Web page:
• Matthew Nyquist

    YES. I agree with the ESRB talk. How dumb do you have to be to not see M 17 and above and not realize what is going on. Not only that but it specifically tells you what kind of “naughty” content is on the back.

    Also, very disappointing is Jon’s handling of this subject. Every art form is attacked like this, and every art form has disturbing media like this. It is not fair to cherry pick Mortal Kombat and not compare it to similar media in other art forms.

    All the points have been made above regarding this, ready Andrew and Maul’s information, it has everything put eloquently. The only thing I would like to add is that there will always be moron/neglecting parents that don’t properly care for their kids. This goes OUTSIDE of the ever scary violent movies and games that talking heads parade around TV news. Case in point: Jared Lee Loughner was literally going crazy ( and his parents made no effort to help their son. All the warning signs were there; friends recognized it, the many places that fired him recognized it, his school recognized it… but his parents that he LIVED WITH? One has to be completely without a brain, or more likely, in denial. Their son CAN’T be going crazy; he’s just going through a phase.

    As someone that has a degree in psychology, I can tell you that Jared’s signs had become obvious. From the evidence we see, his YouTube videos for example, his speech had already begun the telltale signs of absolute incomprehensible “sentences” that only he could understand. There’s a thousand other things too… his anger problem… his weird obsessions…alienation. Again, though, our child can’t be crazy.

    This logic leads further to the idea that kids can be made bad if they play enough violent video games, movies, music, and comic books. My kid doesn’t have problems, its those games he plays that does! Sorry, that’s been proven wrong again and again and again. Look at any tragedy and the only things that are analyzed are the absolute easiest scapegoats. Not the real issue which is that the individual had problems and needed help, but sadly enough no one had their eyes on them long enough to realize it.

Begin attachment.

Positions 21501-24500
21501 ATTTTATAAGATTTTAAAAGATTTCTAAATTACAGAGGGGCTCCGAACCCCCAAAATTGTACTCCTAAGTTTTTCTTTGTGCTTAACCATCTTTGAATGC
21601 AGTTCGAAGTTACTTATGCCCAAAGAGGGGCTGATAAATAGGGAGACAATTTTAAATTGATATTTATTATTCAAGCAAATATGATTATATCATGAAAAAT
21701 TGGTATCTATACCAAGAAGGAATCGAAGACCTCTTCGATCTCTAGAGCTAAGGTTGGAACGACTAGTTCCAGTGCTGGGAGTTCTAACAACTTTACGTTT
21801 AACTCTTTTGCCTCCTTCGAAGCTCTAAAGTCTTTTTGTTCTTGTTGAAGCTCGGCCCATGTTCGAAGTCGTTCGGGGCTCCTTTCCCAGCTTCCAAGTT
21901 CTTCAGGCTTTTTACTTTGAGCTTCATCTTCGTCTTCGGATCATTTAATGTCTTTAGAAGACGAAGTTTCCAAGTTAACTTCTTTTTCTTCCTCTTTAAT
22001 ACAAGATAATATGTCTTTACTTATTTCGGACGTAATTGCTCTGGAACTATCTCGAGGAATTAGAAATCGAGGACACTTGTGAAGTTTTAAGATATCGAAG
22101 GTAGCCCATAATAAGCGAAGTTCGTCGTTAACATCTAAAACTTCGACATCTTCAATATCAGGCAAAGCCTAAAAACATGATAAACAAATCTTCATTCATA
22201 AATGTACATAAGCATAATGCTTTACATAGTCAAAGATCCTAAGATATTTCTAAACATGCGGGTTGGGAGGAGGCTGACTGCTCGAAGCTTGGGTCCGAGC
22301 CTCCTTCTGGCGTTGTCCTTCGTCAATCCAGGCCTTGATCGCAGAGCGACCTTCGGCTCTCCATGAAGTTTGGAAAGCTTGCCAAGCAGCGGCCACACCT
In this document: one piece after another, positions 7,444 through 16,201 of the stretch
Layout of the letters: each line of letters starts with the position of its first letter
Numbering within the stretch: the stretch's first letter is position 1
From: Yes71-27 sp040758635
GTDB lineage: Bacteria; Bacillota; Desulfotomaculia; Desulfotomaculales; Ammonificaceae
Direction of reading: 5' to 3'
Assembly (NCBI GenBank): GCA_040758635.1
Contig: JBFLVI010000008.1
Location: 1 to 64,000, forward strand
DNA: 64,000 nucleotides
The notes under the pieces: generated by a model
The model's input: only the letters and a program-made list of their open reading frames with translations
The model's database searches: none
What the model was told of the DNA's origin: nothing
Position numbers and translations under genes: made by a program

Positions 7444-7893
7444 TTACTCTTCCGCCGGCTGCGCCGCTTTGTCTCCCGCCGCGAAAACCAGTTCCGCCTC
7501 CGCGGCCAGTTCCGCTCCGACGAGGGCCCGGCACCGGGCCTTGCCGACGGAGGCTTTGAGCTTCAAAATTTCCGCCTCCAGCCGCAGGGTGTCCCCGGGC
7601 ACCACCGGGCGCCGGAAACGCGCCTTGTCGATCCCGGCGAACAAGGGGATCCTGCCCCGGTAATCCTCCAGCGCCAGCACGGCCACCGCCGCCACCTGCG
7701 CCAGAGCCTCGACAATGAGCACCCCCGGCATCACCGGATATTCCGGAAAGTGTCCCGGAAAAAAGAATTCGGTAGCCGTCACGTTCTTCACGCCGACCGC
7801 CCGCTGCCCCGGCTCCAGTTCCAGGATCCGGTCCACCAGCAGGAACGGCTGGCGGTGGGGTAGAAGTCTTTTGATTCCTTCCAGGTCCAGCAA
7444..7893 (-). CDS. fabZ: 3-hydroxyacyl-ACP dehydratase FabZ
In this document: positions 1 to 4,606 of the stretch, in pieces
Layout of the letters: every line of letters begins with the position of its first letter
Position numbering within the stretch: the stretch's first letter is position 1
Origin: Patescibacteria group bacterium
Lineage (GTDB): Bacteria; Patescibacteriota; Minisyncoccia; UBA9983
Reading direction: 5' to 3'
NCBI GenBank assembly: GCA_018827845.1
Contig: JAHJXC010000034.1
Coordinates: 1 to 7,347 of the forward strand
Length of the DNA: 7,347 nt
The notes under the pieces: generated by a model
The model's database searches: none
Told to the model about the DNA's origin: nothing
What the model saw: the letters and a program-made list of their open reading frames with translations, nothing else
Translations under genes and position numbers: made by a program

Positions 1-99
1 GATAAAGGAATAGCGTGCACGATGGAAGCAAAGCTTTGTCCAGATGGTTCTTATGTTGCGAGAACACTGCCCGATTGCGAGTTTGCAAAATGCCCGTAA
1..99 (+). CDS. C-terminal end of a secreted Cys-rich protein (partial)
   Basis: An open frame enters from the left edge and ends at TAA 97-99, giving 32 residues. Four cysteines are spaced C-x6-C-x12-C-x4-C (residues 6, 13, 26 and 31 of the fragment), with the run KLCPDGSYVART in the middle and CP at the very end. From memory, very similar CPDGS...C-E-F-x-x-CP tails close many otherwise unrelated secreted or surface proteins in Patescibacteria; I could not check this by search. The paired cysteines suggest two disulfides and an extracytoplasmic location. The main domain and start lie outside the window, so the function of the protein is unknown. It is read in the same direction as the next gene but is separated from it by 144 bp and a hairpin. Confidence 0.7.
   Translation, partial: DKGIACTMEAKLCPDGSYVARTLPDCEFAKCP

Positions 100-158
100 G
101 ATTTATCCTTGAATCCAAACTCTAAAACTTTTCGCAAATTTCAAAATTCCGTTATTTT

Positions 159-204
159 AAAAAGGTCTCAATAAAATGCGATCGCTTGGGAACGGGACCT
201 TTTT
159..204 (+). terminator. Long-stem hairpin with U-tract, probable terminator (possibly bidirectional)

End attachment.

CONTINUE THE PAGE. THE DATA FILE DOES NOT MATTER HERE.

Jon’s comments don’t make me angry because he attacked video games, they make me angry because he signed on to a bandwagon that so badly misses the point that it actually diverts attention from the real issue. And that, Jon, is much worse than ripping an imaginary girl (who is treated 100% equally I might add) in half.

  • Dr. Noh

    Video games can be used as an artistic medium, but Mortal Kombat has little to almost no artistic merit. This debate is not about art.

    • Andrew Allen

      I disagree. Video games are not necessarily or exclusively a narrative art form. Just because MK is lacking in coherent character or meaningful plot doesn’t preclude it from “art” status, in the same way that a song with no lyrics does not cease to be art simply because it has no “story.”

      Gaming is art on the basis of sustained, tactile world creation. It uses art, sculpture, architecture, sound design, music and computer code to erect worlds. These worlds are literally made of art, and so by necessity are art themselves. And more to the point, each is a unique statement on the natural world.

      For example, the world through the eyes of “Scott Pilgrim” video games is very distinct from the world as seen in “Gears of War.” Each is a representation of reality through a certain lens, and it is in this quality that gaming is principally art.

      Now some games have rich stories, and so narrative art is added on top of the pile. But gaming exists as an art form with or without story, and even if the story sucks.

  • Justin Shaikewitz

    I think the point of this bit was that our society is open to accepting violence in many forms but heaven forbid any sexual content be anywhere.

    I honestly don’t think he was supporting that stupid California bill or saying that video games should be censored.

    I also think your taking the Daily show too seriously. I love it but the only difference between it and other news shows is that the Daily Show admits to being a joke.

    • Andrew Allen

      In fairness, you are correct, Jon’s larger point was that extreme violence is tolerated far more than extreme sexuality.

      Nonetheless, he called Mortal Kombat a snuff film, I think there was a pretty hostile environment in there towards video games.

      Yeah, I mean I know the Daily Show is SUPPOSED to be a joke, but I think it’s morphed into basically an editorial news program. Studies have shown a lot of Daily Show viewers use the program as a primary source for news. We could claim Stewart is ignorant of that, or doesn’t play to it, but I have a hard time buying it.